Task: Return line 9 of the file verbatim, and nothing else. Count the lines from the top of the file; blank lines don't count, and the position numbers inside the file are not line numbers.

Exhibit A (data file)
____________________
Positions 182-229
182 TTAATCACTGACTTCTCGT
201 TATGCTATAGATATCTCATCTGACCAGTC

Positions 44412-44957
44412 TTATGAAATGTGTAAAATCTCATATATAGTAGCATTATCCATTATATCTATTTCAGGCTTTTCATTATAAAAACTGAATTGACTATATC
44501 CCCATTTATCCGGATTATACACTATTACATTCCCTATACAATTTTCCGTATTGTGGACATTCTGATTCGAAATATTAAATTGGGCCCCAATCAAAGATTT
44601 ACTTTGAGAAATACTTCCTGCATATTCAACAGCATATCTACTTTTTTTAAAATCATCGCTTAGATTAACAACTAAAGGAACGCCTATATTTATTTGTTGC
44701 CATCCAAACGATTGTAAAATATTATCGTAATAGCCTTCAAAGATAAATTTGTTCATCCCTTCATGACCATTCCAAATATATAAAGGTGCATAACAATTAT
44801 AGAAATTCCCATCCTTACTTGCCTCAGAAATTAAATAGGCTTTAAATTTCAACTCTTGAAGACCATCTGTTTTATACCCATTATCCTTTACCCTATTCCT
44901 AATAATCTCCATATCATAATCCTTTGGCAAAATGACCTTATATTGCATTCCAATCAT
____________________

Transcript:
44801 AGAAATTCCCATCCTTACTTGCCTCAGAAATTAAATAGGCTTTAAATTTCAACTCTTGAAGACCATCTGTTTTATACCCATTATCCTTTACCCTATTCCT